U.S. Board on Geographic Names[edit]

In March 2019, a Denver journalist submitted an application to the federal agency handling U.S. geographic name changes, to change the name from Mount Evans to Mount Soule. During a week-long series of meetings between this journalist and the Cheyenne traditionalists for this journalist's research on a book about the Cheyenne Nation, the topic of changing Mount Evans’ name arose. As descendants of the survivors of the Sand Creek Massacre, these Cheyenne traditionalists worked with U.S. Colorado Sen. Ben Nighthorse Campbell to establish federal legislation determining the location of the Sand Creek Massacre, along with having it designated as a National Historic Site and held in trust by the National Park Service. The Cheyenne traditionalists, other Cheyenne/Native Americans and non-Native Americans with whom this journalist has spoken agreed that Soule's name would connect important historical dots of Colorado's history and at the same time honor Soule. All of these people also believed it would be better not to reuse a repetitive place name or restore the original peak name since neither had much historical significance in connection to the Sand Creek Massacre. This application to rename Mount Evans to Mount Soule, along with six others (one was rescinded), are pending until a vote is held by the U.S. Board on Geographic Names.[11]

See also[edit]


  1. ^ "Silas Soule: Witness at the Sand Creek Massacre". unknown. Archived from the original on October 28, 2021. Retrieved October 13, 2021.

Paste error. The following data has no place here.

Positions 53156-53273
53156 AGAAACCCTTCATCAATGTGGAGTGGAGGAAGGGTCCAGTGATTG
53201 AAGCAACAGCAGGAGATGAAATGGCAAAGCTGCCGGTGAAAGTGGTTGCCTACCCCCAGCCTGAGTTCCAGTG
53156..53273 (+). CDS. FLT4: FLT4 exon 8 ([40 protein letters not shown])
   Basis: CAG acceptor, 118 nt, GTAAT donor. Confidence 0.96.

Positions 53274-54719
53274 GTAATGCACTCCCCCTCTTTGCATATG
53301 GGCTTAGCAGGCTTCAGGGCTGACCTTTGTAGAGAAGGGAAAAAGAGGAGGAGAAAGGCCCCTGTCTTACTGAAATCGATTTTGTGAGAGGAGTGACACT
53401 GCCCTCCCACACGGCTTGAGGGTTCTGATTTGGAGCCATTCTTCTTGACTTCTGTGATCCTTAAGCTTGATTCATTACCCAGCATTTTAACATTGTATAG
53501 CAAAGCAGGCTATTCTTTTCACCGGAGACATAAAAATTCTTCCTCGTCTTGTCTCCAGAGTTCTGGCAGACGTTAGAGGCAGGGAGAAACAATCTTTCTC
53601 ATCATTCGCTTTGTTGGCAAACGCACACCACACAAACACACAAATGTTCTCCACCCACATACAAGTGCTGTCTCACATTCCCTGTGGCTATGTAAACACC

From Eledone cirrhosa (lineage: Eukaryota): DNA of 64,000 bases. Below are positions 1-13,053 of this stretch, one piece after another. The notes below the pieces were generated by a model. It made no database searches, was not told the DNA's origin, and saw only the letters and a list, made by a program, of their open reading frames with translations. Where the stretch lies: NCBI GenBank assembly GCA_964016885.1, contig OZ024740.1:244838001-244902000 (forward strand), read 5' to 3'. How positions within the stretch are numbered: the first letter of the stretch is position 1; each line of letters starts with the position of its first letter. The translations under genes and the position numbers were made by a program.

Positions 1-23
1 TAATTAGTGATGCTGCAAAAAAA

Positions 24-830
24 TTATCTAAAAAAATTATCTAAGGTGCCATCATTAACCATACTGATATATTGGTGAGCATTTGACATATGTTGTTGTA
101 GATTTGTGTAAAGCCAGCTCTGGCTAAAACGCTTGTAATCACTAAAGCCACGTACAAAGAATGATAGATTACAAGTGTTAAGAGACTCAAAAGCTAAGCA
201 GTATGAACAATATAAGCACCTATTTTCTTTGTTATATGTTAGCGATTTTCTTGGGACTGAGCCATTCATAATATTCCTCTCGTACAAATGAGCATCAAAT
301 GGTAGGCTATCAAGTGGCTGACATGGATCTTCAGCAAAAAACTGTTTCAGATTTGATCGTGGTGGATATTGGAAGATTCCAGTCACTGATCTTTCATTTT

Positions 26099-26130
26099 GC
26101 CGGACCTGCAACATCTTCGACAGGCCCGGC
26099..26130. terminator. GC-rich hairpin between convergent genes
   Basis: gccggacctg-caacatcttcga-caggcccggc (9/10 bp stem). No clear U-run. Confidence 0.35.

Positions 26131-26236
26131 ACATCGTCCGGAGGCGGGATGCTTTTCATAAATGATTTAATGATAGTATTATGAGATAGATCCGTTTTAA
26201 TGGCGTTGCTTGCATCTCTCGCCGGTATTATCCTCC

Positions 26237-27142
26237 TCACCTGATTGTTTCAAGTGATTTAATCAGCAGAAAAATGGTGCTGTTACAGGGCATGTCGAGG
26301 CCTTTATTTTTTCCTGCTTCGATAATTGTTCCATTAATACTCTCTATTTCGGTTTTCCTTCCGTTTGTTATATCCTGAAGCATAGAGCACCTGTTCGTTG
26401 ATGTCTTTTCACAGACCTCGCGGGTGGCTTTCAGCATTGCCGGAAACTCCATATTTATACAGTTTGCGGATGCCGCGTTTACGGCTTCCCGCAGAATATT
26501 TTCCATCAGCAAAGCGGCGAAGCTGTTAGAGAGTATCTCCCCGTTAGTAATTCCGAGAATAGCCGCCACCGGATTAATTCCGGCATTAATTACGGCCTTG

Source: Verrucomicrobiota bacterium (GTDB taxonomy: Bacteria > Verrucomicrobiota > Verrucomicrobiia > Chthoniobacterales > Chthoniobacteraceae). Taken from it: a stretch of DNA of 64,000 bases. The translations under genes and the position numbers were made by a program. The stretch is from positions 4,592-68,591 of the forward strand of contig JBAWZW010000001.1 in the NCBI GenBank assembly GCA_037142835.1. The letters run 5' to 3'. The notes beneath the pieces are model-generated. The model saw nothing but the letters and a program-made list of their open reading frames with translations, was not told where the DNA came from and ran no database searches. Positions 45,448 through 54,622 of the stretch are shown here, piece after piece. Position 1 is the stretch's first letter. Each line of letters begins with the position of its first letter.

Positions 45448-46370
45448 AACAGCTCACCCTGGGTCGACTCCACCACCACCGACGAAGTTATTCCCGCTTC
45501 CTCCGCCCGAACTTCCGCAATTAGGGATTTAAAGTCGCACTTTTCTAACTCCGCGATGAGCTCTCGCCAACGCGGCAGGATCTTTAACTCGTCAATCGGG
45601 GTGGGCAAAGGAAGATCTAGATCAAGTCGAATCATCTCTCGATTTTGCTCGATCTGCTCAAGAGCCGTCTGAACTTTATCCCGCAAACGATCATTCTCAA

2. ^ "She Looks Back Seventy-five Years to the Founding of Lawrence", The Kansas City Star, January 13, 1929, section C.
  3. ^ The Thrilling Narrative of Dr. John Doy, of Kansas or, Slavery As It Is, Inside and Out. Thayer and Eldridge, Boston, 1860. Kansas State Historical Society, Topeka.
  4. ^ Tom Bensing, Silas Soule: A Short, Eventful Life of Moral Courage, Dog Ear Press, 2012.
  5. ^ Letter of May 9, 1860, written at Coal Creek, Kansas, to Thayre, Eldridge and Hinton. Kansas State Historical Society.
  6. ^ "Healing from Sand Creek". The Denver Post. 2006-11-26. Archived from the original on 2016-03-04. Retrieved 2013-12-17.
  7. ^ Sand Creek Massacre National Historic Site pamphlet
  8. ^ "Silas Stillman Soule (1838-1865)". The Latin Library. Archived from the original on March 4, 2016. Retrieved November 29, 2014.
  9. ^ "The Life of Silas Soule". National Park Service. U.S. Department of the Interior. Archived from the original on 16 July 2017. Retrieved 14 July 2017.
  10. ^ "Silas S. Soule". Archived from the original on 2016-08-22. Retrieved 2017-04-09.
  11. ^ "Our view: Let's rename Mount Evans". Archived from the original on 2020-07-19. Retrieved 2021-03-04.

Further reading[edit]

External links[edit]